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December 2009 Editor's Note

It’s big, it’s popular, and it’s green.

Five Veterinarians Designated First-Ever Reptile And Amphibian Specialists
Herper Headshotz – Tonya Taylor
Pacific Leatherback Sea Turtle Named California State Marine Reptile

When thinking back to animals that have given the reptilekeeping hobby a boost, I think the green iguana should belong on any list being compiled.

In recent years the bearded dragon has certainly gained in popularity, but that doesn’t mean the ever-popular green iguana is down and out. This impressive lizard remains a favorite with reptilekeepers.


As has been mentioned in previous issues, you just need to know how big and, perhaps, how temperamental green iguanas can get. For instance, I once got whapped upside the head by a thick iguana tail. The whack was dealt to me by a male feeling ornery during the breeding season, a time of red alert for green iguana owners because male iguanas can be notoriously testy during this time. I don’t mean to generalize, though. Some male iguanas don’t display excessive territorial behavior.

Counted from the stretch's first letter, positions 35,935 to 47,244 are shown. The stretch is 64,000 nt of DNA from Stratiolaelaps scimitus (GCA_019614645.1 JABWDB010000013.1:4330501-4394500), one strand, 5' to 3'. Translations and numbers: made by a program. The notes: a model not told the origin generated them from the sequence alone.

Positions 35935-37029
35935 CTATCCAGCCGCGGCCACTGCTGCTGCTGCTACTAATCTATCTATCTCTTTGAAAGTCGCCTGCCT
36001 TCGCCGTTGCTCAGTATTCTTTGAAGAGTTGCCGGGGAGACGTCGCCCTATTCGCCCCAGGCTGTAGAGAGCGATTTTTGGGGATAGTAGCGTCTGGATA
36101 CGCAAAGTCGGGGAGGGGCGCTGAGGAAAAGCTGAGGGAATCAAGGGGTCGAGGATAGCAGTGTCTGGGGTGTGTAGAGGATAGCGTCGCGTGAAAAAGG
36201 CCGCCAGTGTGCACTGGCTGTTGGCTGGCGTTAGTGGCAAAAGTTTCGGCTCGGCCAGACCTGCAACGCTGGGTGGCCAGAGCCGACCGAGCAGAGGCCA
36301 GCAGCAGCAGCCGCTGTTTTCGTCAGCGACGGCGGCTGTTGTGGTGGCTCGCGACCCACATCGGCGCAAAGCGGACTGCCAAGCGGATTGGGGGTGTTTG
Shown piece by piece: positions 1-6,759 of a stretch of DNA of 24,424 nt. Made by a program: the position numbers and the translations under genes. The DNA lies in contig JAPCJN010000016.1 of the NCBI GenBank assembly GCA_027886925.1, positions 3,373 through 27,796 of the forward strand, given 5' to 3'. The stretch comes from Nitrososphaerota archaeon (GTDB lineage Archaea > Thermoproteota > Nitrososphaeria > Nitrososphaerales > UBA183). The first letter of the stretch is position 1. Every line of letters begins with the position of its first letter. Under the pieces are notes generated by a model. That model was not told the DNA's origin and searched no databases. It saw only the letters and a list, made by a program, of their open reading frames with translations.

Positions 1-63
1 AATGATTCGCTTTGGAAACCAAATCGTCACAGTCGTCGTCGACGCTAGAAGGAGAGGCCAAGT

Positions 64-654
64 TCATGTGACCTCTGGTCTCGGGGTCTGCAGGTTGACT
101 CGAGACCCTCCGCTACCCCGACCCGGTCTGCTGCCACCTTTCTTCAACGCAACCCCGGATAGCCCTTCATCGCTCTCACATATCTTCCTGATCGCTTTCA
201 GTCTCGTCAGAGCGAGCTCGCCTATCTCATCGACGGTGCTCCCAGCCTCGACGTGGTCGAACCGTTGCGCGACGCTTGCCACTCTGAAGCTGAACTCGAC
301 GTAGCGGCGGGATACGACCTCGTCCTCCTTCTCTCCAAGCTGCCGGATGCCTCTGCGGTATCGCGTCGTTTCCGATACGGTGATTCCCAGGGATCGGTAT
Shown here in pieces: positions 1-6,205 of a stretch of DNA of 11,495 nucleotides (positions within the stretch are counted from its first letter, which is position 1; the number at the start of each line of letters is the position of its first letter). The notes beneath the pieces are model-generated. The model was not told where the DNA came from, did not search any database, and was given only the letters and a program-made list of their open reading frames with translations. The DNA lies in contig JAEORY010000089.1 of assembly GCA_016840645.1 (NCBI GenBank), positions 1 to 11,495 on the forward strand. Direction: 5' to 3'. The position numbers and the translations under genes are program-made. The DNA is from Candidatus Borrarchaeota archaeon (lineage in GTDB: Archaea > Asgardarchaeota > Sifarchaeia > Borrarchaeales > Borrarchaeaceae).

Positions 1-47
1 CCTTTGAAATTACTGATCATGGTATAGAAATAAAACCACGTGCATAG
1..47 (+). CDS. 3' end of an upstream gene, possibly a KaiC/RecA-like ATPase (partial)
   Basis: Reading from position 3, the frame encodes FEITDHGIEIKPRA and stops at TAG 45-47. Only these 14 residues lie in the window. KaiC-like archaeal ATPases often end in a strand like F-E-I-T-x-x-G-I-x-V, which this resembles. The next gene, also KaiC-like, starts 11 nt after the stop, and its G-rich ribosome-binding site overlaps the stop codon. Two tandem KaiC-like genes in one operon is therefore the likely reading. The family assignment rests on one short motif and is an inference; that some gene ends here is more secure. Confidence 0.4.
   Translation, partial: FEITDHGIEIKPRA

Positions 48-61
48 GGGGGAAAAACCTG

When you want to own a big, impressive lizard, a green iguana is tough to beat. Aside from the breeding season, green iguanas are usually quite calm, and depending on where you live, it’s not uncommon to see people outside with a large green iguana riding on their shoulders. Of course, such sightings would be most prevalent at a reptile or pet expo, but I see iguanas publicly out and about with their owners every once in a while in more standard areas. The fact that I live fairly close to the beach helps ensure this, it seems.

As a matter of fact, my last public green iguana sighting was at the beach. I observed a woman taking her lizard for a walk on a leash and harness. It was a 2-year-old that was alert and apparently very happy to be out in the sunshine. All green iguanas should be so lucky.

Green iguanas can make great lizard pets if you’re prepared to meet their special care considerations.